Covid-19 crisis leaving third of Americans in areas with limited ICU capacity

GlobalData Healthcare 14 December 2020 (Last Updated December 14th, 2020 14:43)

Covid-19 crisis leaving third of Americans in areas with limited ICU capacity

As the Covid-19 pandemic continues to spread throughout the US, many states are starting to report serious shortages of available hospital beds, specifically intensive care unit (ICU) beds.

The latest hospitalization data indicates that nearly 20% of patients hospitalized with Covid-19 in the US since November end up in the ICU.

With the rate of new cases growing daily, the US is facing a major crisis.

 

Recently released hospitalization data points to a major oncoming crisis, specifically a shortage of hospital beds that has not yet been seen in this pandemic.

ICU admissions continue to rise

New daily cases of Covid-19 in the US have continued to rise and have consistently topped more than 200,000 cases over the last seven days.

Since November, new hospitalizations and ICU admissions have also continued to rise, closely mirroring the trends seen in daily new cases. As daily new cases rise, hospitalizations also rise at approximately 50% of the daily new cases, and ICU admissions increase at around 20% of the hospitalizations. At this rate, the US may expect to see nearly double the number of hospitalizations and ICU admissions before the end of the year.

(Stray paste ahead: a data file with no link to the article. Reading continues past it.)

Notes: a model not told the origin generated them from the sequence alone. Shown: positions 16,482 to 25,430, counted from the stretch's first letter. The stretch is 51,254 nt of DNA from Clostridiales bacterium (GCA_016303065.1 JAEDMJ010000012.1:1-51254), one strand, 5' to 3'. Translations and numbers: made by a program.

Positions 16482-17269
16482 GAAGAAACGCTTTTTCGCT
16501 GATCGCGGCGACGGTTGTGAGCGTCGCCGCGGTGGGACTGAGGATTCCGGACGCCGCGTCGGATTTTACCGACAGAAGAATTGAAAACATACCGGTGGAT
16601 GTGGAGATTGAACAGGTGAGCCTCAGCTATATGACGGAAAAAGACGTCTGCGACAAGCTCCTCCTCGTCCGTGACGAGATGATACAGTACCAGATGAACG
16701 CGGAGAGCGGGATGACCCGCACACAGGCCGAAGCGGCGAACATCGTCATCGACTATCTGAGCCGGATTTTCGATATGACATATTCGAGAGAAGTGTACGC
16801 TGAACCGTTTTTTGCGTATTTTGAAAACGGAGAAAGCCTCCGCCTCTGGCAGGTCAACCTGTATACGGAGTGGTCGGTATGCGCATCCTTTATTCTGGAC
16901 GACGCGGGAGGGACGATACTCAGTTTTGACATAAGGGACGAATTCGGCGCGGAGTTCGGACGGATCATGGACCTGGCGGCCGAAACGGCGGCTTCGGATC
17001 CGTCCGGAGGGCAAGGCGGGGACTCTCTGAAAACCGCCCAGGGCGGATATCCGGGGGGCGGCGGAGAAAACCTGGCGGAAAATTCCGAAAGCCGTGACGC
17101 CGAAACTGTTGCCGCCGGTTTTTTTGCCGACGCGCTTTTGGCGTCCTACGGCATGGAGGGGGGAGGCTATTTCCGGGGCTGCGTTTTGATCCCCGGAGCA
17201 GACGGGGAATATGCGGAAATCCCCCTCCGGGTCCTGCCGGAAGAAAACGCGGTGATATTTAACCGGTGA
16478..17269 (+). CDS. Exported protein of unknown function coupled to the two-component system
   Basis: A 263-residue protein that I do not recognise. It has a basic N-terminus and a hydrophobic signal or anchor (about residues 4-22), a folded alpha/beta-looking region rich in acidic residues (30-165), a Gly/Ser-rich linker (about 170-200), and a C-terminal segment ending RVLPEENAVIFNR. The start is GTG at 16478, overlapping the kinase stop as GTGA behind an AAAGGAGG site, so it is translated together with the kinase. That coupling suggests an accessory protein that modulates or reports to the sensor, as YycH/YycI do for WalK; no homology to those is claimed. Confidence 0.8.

Many states have already declared concerns about hospital and ICU bed shortages, with some estimates indicating that nearly 100 million Americans are living in areas with less than 15% of ICU beds remaining unoccupied. Several cities across states including New Mexico, Louisiana, Utah, and Pennsylvania are already exceeding their ICU capacity. With nowhere to place patients, sacrifices will be made in the delivery of care, further worsening this crisis.

Covid-19 increases risks in many areas

Healthcare services will continue to be strained as new cases keep rising at an alarming rate. The consequences of this strain will reach far beyond those directly affected by Covid-19.

Data indicates that many people have delayed seeking healthcare for routine and specialized medical needs since the beginning of this pandemic, from delaying elective surgery to delaying treatment for cancer.

Some data also suggests that Covid-19 may add additional risk to developing certain conditions beyond the symptoms caused by the illness itself.

The impact of the continued spread of this illness should not be underappreciated despite vaccines coming to market, as the US is still a long way off from vaccinating enough people to halt this pandemic.